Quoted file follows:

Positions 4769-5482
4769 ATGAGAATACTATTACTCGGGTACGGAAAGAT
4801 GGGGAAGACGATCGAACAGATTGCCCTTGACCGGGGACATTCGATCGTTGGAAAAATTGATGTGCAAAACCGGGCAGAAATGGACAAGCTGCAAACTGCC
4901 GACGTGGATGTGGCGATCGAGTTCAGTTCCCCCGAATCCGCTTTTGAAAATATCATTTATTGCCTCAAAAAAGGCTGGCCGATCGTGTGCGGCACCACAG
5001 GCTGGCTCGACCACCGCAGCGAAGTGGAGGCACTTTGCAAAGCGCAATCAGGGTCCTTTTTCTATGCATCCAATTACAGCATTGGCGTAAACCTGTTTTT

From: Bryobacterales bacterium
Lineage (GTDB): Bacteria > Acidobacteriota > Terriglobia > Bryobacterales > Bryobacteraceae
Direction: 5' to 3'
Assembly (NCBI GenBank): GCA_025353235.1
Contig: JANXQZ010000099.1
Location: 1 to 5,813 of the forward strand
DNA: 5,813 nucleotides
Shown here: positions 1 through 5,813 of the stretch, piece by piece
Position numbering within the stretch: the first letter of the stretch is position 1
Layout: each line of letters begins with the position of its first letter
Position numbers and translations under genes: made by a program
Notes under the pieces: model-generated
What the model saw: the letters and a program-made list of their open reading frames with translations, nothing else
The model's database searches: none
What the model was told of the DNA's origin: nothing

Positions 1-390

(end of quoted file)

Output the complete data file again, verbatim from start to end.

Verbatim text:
Positions 4769-5482
4769 ATGAGAATACTATTACTCGGGTACGGAAAGAT
4801 GGGGAAGACGATCGAACAGATTGCCCTTGACCGGGGACATTCGATCGTTGGAAAAATTGATGTGCAAAACCGGGCAGAAATGGACAAGCTGCAAACTGCC
4901 GACGTGGATGTGGCGATCGAGTTCAGTTCCCCCGAATCCGCTTTTGAAAATATCATTTATTGCCTCAAAAAAGGCTGGCCGATCGTGTGCGGCACCACAG
5001 GCTGGCTCGACCACCGCAGCGAAGTGGAGGCACTTTGCAAAGCGCAATCAGGGTCCTTTTTCTATGCATCCAATTACAGCATTGGCGTAAACCTGTTTTT

From: Bryobacterales bacterium
Lineage (GTDB): Bacteria > Acidobacteriota > Terriglobia > Bryobacterales > Bryobacteraceae
Direction: 5' to 3'
Assembly (NCBI GenBank): GCA_025353235.1
Contig: JANXQZ010000099.1
Location: 1 to 5,813 of the forward strand
DNA: 5,813 nucleotides
Shown here: positions 1 through 5,813 of the stretch, piece by piece
Position numbering within the stretch: the first letter of the stretch is position 1
Layout: each line of letters begins with the position of its first letter
Position numbers and translations under genes: made by a program
Notes under the pieces: model-generated
What the model saw: the letters and a program-made list of their open reading frames with translations, nothing else
The model's database searches: none
What the model was told of the DNA's origin: nothing

Positions 1-390